By Victoria Ortiz and Abby Barrows

Abby at Bonto Village, Photo by Dianna Cohen

​The Oceanic Society Expedition recently spent 10 days traveling by boat from Bali to Komodo to explore the impact of plastic pollution in this region. They invited Adventure Scientist’s Microplastics Researcher and College of the Atlantic Master’s student Abby Barrows to join a curated group of activists, artists, NGO directors, philanthropists and media from around the world to witness and document the extent of plastic pollution firsthand.
“I’m acutely aware of the plastic problem from a scientific standpoint,” says Abby. “But it’s different when you see gorgeous beaches filled with candy wrappers or plastic bottles, and realize that we haven’t seen a village in two days.”
Over eight million metric tons of plastic make their way into our oceans every year. Indonesia is the second largest offender on this list, and was an obvious choice for Oceanic SocietyDrifters Project, and Plastic Pollution Coalition to focus on for a trip.
Abby analyzes thousands of water samples sent from our volunteer adventurers from around the world in her lab in Maine. Our Global Microplastics Initiative maps and analyzes the spread and proliferation of plastic particles smaller than five mm that likely pose a massive environmental and human health risk when they enter our waterways.
“There’s a certain amount of disconnect examining these samples from my lab in Maine,” said Abby. “Pulling out bags of trash every time we went snorkeling reconnected me with the depth of the problem and adds extra impetus to get this data before policy makers and businesses immediately.”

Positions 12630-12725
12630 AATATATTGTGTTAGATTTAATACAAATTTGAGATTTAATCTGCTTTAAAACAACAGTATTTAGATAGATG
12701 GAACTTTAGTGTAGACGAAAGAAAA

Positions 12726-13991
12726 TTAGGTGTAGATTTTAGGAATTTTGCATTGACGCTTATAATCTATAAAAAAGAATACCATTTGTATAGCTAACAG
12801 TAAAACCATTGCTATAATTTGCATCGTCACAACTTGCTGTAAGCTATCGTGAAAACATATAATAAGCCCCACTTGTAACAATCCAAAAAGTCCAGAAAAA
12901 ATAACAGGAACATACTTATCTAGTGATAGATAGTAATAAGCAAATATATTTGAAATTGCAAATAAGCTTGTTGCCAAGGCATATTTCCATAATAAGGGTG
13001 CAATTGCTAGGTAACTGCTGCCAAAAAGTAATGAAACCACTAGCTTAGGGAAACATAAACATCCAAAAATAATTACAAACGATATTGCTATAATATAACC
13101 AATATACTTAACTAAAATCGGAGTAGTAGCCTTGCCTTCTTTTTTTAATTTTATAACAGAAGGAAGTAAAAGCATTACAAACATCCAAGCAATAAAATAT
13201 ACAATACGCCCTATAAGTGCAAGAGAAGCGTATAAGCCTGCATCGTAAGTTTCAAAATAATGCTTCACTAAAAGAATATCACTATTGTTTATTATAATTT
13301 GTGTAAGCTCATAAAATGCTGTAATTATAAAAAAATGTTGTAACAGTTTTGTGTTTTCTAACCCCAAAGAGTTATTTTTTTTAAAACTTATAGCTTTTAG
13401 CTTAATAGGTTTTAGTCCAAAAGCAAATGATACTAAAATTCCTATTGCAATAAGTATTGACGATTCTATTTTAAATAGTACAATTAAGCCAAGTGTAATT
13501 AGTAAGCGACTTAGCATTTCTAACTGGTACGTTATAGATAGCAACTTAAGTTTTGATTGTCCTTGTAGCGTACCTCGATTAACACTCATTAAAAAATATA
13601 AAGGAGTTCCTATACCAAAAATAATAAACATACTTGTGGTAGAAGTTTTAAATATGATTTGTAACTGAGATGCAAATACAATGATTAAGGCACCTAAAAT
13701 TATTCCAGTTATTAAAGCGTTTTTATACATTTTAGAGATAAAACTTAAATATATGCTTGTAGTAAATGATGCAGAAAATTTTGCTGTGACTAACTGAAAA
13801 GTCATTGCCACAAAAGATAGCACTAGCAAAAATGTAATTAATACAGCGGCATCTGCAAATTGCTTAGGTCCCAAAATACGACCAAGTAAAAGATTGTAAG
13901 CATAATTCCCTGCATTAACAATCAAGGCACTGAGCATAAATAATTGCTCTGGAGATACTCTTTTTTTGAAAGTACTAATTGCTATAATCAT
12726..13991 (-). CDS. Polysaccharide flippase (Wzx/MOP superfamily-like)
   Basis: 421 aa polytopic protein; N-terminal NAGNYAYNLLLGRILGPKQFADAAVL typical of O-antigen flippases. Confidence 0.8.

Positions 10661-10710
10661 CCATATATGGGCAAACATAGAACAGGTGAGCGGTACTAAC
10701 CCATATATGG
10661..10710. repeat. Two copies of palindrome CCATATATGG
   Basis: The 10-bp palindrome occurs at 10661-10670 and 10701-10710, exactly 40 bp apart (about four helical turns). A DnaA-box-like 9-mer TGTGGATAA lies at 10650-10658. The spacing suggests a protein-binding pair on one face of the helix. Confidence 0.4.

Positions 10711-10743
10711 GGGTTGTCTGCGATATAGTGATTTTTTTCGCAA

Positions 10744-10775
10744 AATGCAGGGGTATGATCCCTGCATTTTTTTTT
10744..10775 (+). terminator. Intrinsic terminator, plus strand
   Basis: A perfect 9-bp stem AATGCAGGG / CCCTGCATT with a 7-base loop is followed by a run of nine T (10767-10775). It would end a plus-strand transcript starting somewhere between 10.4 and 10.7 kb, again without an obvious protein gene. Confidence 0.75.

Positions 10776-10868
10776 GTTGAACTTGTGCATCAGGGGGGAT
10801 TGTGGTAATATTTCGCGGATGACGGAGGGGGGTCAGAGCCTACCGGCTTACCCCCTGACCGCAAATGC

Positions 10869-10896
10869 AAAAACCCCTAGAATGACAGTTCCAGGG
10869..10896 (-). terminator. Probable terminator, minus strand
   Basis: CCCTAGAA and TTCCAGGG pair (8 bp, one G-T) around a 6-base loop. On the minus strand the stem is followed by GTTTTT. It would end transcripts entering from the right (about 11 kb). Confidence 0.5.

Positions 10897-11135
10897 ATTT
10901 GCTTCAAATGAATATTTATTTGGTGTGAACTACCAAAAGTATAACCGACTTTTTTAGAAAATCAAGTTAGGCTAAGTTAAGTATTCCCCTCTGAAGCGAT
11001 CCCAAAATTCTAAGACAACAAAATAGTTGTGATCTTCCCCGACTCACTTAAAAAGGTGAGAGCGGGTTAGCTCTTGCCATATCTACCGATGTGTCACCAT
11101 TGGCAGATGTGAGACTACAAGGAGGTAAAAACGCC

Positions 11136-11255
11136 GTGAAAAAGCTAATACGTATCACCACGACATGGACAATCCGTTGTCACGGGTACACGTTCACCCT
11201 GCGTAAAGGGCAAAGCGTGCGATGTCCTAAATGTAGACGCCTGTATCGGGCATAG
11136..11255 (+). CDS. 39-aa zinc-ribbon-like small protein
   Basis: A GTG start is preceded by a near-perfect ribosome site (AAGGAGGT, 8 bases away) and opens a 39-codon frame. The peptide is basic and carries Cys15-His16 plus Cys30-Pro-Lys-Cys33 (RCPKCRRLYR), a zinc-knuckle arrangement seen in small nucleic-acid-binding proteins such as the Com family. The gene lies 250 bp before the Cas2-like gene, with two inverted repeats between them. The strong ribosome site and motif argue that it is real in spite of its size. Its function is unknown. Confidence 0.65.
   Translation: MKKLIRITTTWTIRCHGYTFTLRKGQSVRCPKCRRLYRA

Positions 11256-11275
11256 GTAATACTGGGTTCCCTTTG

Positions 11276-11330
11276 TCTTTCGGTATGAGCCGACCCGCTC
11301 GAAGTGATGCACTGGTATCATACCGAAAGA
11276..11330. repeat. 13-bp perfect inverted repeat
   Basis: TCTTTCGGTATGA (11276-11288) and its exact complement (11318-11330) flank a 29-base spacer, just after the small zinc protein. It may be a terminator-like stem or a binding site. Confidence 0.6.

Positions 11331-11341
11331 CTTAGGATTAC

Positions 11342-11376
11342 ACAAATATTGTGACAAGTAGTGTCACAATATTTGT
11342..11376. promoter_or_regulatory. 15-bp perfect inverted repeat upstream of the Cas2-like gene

​Abby and the team walked on “feet and feet of compressed trash” being illegally dumped on unmonitored protected land that is filling in the mangroves in Bali. Communities of people subsist on this “new land,” which will eventually developed for tourism infrastructure.
“The hardest part to swallow is that these large pieces of plastic are soon going to be microplastics, and once that happens it’s hard to fathom how to get them out of our water systems.” 


Illegal Balinese trash dump

One of the trip leaders was a local Indonesian man who had gone on past Oceanic Society trips and become an advocate within his community. Amiruddin Using lobbied for all chartered boats in the area to stop using single use plastic and to provide re-usable metal water bottles for the guests.
“Amir was so grateful that we were there. He showed me that this is not just a situation of outsiders coming in and saying it’s a problem. We need to arm individuals with the education and resources they need to drive change at a local level.”


The recent success of statewide plastic bag bans and regularly organized beach cleanups show the world that there is already grassroots support to reduce plastic consumption.
“Change needs to come from many different levels. The easiest change to implement immediately is your personal choices.”
The Oceanic Society Expedition will be releasing a resolution and a few short films to showcase the beauty and trash of their experience soon.

​Find out more about our Global Microplastics Project and other Adventure Scientists projects by visiting our website, the Landmark Notes blog and by following us on FacebookTwitter and Instagram.